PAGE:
We thought this heavily Democratic city would be excited by President Barack Obama’s written statement this week endorsing fellow Democrat Muriel Bowser for mayor.
What could be wrong with that?
Voters in the District backed Obama by more than 90 percent in 2008 and 2012 elections. On Monday, Bowser held a spirited, mini-rally on Freedom Plaza to tout the president’s backing: “I’m just really proud to accept the endorsement… .”
We’re sure many citizens of the city agree. But we happened to be standing next to Democratic Ward 3 D.C. Council member Mary Cheh when we heard the Obama news.
“What do you think about the president endorsing Muriel Bowser?” we casually asked, expecting a positive reply.
“Well, I’m sort of shocked,” came Cheh’s surprising reply, “because I would think that before he would involve himself in local political races, he would come out four-square for statehood and argue for that.”
Cheh represents a crucial ward in the race for mayor.
At-large independent David Grosso, who hasn’t endorsed anyone in the mayor’s race, wasn’t impressed either: “I’m extremely surprised to see that the president of the United States is engaging in local politics like this.”
Grosso said it effectively opens the door for 534 members of the House and Senate to do the same thing, “kind of using our issues as a petri dish.”
Grosso wasn’t done. “I hope the people will take this into consideration that this is our city,” he said. “The federal government, including the president of the United States, should not be engaged here.”
Ward 5 Council member Kenyan McDuffie, meanwhile, said he thought it was “great” that the president backed Bowser. And, let’s say again, there’s no doubt that many, many local Democrats are happy that Obama took time to endorse her. But Washington Post columnist and WTOP commentator Clinton Yates was irritated.
“For all of Obama’s progressive politics and charm,” Yates wrote, “the public support [he offered Bowser] should be insulting to any resident of the city, if only because he hasn’t been particularly interested in this city’s issues for the years he’s been in office and there’s no need for him to be now.”
Yates did suggest he’d be impressed if first lady Michelle Obama endorsed Bowser: “That person clearly understands the rhythms and culture of the city, and is someone who has spent time nurturing relationships in each section of the District.”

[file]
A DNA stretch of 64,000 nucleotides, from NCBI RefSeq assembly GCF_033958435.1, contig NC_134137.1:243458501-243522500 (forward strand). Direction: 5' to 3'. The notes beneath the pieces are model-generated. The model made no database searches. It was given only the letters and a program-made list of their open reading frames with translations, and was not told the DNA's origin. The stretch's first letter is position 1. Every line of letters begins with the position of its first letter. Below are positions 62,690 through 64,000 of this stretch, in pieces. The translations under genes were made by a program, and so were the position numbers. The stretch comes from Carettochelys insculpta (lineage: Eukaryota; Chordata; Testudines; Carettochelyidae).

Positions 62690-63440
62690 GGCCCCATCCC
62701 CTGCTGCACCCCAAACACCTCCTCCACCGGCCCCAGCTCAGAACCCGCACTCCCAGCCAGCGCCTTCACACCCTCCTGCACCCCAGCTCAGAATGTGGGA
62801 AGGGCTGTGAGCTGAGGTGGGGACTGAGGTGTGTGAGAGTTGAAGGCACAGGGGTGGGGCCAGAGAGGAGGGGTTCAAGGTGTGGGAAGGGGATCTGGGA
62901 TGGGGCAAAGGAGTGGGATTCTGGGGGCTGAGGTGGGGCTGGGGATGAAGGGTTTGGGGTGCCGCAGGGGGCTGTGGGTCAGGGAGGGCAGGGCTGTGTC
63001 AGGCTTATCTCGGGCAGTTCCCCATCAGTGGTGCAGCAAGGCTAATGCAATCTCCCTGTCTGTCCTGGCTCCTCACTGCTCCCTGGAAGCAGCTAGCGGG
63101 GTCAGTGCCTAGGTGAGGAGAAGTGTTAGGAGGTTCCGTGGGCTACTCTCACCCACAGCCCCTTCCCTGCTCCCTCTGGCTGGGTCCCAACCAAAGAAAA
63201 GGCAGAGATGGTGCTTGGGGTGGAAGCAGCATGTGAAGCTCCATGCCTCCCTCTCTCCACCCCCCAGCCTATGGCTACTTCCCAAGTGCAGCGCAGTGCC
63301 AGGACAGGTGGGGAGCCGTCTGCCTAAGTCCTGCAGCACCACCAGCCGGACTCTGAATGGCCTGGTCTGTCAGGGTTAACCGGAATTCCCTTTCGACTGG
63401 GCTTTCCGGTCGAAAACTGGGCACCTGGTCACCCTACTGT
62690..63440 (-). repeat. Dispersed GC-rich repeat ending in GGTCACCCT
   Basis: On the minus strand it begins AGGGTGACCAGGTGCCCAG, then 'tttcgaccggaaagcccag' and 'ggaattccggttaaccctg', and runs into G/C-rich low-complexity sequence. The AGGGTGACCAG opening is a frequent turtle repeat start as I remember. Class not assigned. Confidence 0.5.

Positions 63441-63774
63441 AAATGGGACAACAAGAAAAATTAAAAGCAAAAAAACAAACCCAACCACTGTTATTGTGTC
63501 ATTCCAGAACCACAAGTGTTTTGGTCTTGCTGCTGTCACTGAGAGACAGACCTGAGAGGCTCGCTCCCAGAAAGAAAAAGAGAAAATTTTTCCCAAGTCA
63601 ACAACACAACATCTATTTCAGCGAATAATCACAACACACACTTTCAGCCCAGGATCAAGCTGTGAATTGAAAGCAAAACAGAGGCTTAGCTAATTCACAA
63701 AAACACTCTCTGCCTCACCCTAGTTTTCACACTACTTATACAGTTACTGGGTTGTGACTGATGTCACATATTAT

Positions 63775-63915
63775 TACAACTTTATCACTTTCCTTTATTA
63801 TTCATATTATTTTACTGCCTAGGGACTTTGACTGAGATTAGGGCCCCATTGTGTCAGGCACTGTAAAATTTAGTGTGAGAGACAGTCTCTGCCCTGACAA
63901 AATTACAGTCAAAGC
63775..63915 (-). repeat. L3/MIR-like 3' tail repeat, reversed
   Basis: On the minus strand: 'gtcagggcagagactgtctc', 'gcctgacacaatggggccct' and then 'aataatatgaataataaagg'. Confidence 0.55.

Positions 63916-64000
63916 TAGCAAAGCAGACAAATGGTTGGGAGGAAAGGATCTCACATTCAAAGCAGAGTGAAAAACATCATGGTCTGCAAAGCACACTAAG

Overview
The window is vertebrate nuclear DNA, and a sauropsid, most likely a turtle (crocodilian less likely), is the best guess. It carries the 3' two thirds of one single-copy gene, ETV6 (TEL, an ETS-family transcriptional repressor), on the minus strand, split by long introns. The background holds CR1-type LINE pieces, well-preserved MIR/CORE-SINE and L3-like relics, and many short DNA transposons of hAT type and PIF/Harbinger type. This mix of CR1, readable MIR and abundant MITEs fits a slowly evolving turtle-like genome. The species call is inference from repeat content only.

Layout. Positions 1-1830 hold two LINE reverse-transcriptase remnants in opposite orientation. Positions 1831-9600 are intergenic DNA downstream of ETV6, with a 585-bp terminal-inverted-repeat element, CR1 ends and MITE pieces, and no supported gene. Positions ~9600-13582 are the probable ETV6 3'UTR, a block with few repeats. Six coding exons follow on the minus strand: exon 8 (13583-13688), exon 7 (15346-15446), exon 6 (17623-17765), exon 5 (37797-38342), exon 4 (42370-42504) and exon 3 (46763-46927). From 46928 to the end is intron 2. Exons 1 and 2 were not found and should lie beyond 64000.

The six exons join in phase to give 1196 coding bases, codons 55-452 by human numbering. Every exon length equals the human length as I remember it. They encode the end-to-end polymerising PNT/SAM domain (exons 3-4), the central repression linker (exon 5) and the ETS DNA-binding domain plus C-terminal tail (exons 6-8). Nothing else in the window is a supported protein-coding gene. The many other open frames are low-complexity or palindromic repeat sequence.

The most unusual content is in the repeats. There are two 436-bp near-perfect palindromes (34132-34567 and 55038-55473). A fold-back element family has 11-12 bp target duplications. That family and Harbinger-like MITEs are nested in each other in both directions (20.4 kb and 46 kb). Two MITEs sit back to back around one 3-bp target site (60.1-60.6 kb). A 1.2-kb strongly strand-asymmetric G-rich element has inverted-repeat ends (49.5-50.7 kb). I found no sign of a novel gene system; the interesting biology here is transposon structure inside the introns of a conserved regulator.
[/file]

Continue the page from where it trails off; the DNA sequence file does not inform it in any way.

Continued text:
■ A tightening race? The Bowser campaign remains confident that the field organization will carry her to victory next month, but the latest polling suggests a tougher race than previously thought.
A new poll for attorney general candidate Karl Racine — who was endorsed by The Washington Post this week — included a question on the mayor’s race. The poll, by veteran Ron Lester, showed Bowser leading Catania only by four points — 34 percent to 30 — with Carol Schwartz at 16 percent.
The new poll follows an independent business poll last week that showed Bowser with an eight-point lead. In mid-September, Bowser’s lead was 17 points in the NBC4/Washington Post/Marist poll. The polls are not easily compared, but the trend line is consistent.
Bowser was confident on Monday at her endorsement rally.
“We have put together a broad and diverse and energetic group of D.C. residents. You see them behind me,” she said. “And it’s these grass-roots efforts that are going to win on Nov. 4.” Bowser is also brimming with cash to trounce Catania with mailings, ads and field operations.
Catania, naturally, saw the Obama endorsement differently. He suggested it had quickly come out on Monday specifically to counter the latest polling information. But he offered no proof of that gamesmanship. Still, he said, “It really wasn’t surprising — the president is the head of the party nationally.”
Potentially more troublesome for Bowser is her continued resistance to attending more than four candidates forums this fall. Although your Notebook has written a couple of columns about the unusual decision, The Washington Post’s Mike DeBonis ramped up the issue. He wrote a withering, front-page Metro section story in Sunday’s big-circulation editions. DeBonis cited several respectable community groups grousing about Bowser’s snub of their events.
Again, as we wrote last week, Bowser’s get-out-the-vote organization and flush campaign coffers may render all of this moot. But it’s not the kind of front-page news you want when voters are starting to pay attention.
Tom Sherwood, a Southwest resident, is a political reporter for News 4.